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  1. #1

    Default Clothing Shakedown

    Hey folks, Iím starting nobo in mid-May. Since Iím getting such a late start, Iím not sure what to expect in terms of weather and bugs. Iíve had good luck with this clothing set up hiking the Sierra Nevada, but nearly 3.5 lbs seems excessive for the conditions Iíll be facing on the AT, right?

    Bottom
    Running shorts w/ liner- 3.5oz
    Hiking pants + Compression shorts- 10.4+3.5=13.9oz
    Top
    REI Tech T-shirt (x2?) =3.5oz
    REI ľ zip Fleece =8oz
    ArcíTeryx Cerium LT down puffy =10.4oz
    OR Hellium HD shell= 9.2

    I could save 10oz by swapping the pants for a second pair of shorts; but will it be worth it for the bug and weather protection? I wasn't planning on bringing rain pants.

    Iím not sure about the puffy. Iím afraid itís going to be almost TOO warm, but it only weighs a few oz more than a fleece. Think one fleece is enough? Or skip the fleece and go with the puffy?

  2. #2

    Default

    socks, hat?
    "It's fun to have fun, but you have to know how." ---Dr. Seuss

  3. #3
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    Default

    Where it all if it gets chilly. You are right. The puffy will not be used much other than in camp. If you are in the habit of getting into camp into your sleeping bag/quilt soon after setting up the puffy may not be needed until if you dwaddle into late Sept mid Oct. FB asked a valid question that relates to your apparel question. What about your extremities? I'll ask any rain gear for the bottom half? Just gonna get wet? Could be with your start date a lite wt synthetic vest like a MB Thermawrap(latest version), Pat Nano, TNF Thermoball, etc would be more useful than a puffy.

  4. #4
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    Seldom

    The AT is much easier to pack for than the Sierra. It is much warmer at night and seldom windy like it is out west. Your gear list is way beyond what you need for the AT (at least until you hit the Whites late in your hike).

    1. Drop the convertible pants entirely.

    2. Replace with silk weight bottom base layer just in case you really need it (unlikely). It can be used for sleeping to keep your bag clean.

    3. Drop the down fluffy.

    4. Take a very lightweight rain/wind shell.

    5. Drop the fleece also it is not needed.

    6. Add in a silk weight top which you can wear under the shell if it gets a bit chilly and like before you can wear that sleeping.

    7. Rain pants are not needed.

    8. A really light knit hat is not a bad idea.

    9. Sleeping bag is only needed for maybe May and then when you get to the Whites (I mailed mine home and had it sent back). I used a silk weight bag liner to sleep in with my base layer if I needed more warmth. My PCT bag is a 15 deg my AT bag is a 40 deg to give you an idea of the difference.

    In the early days of your hike you 'may' need to wear your tee and the base layer top. If it is raining most likely the tee under the rain shell - the base layer would be too hot. When you are hiking you generate a lot of heat and only if it is unusually chilly will you need to add that. Once it warms up there is no need for rain gear at all. Just let it rain on you - it is a free shower. It does not get cold (say below 40 deg) at night along the AT once you are into June and most times it is way hotter than that. When you hit Vermont you might start needing warmer stuff but even then not much. You should have warmer gear after Hanover. You will almost never need to wear the base layers except in camp when eating or sleeping.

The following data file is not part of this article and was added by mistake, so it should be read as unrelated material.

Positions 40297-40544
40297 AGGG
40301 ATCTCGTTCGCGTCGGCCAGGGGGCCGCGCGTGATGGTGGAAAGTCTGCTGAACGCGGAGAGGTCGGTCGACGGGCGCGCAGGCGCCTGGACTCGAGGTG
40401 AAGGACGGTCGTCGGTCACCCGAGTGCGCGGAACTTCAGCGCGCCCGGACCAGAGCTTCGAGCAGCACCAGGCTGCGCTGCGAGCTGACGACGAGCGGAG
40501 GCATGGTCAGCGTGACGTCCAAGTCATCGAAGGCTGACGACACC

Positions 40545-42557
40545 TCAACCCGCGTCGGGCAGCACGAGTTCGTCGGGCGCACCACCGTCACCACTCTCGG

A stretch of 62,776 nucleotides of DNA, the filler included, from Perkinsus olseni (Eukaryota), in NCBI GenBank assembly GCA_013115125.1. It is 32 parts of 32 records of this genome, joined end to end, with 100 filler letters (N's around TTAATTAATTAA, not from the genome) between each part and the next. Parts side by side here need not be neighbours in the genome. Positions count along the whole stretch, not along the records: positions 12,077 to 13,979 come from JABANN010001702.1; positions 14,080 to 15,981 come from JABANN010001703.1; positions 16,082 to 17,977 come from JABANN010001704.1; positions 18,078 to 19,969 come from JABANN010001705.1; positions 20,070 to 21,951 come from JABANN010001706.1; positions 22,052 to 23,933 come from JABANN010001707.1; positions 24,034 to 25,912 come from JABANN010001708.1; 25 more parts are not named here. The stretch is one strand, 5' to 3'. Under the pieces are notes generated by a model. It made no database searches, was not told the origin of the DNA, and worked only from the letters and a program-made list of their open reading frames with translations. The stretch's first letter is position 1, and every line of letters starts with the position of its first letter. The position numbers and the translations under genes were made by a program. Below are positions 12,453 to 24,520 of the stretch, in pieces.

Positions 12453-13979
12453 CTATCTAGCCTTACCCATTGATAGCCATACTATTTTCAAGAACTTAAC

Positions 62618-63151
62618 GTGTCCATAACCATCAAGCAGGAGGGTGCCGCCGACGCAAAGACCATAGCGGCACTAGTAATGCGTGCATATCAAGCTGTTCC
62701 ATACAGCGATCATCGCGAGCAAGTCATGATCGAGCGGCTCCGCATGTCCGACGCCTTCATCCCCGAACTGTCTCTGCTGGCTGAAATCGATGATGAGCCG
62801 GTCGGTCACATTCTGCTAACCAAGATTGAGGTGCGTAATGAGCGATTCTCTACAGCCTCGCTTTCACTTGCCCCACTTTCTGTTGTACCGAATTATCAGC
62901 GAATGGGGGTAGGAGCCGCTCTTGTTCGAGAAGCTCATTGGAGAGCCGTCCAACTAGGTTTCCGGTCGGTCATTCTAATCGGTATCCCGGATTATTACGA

5. #5
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    Default

    A fleece over a Tee and under a Marmot DriClime hooded jacket should cover your bases. If it's gonna be humid take baby powder

  6. #6
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    Wyoming, so you're telling him to hike wet in the rain in only shorts, tee or base layer, soaked footwear, and a shell with no insulating torso layer..even if it was a reliably dry UL synthetic fall back torso piece like a 5-6 oz vest AND no sleeping bag/quilt? RISKY even in summer on the AT. When that works UL great. It's super. But leaves little margin for comfort, warming up when needed(it will be needed even on the AT in summer), and layering versatility. That's a somewhat advanced very light apparel set up with advice to not have a sleeping bag/quilt to quickly get warm and dry in should the need arise particularly as you're advising all the way into New England where he'll likely be in Sept-Oct. There are times when wind, even if it be a light one, can pick up in summer and a chill occur magnified by being drenched on the AT. Summer east coast rains can last for multiple days with only shorts and a silk wt sleeping layer to change into for bottoms with minimal torso warmth(there's nothing to insulate for the torso in your scenario) can make for a chilly even miserably wet multi day experience. In consecutive days of rain attempting to keep one shirt and one of the bottoms dry means always being wet risking being chilled when not gung ho on the go go go.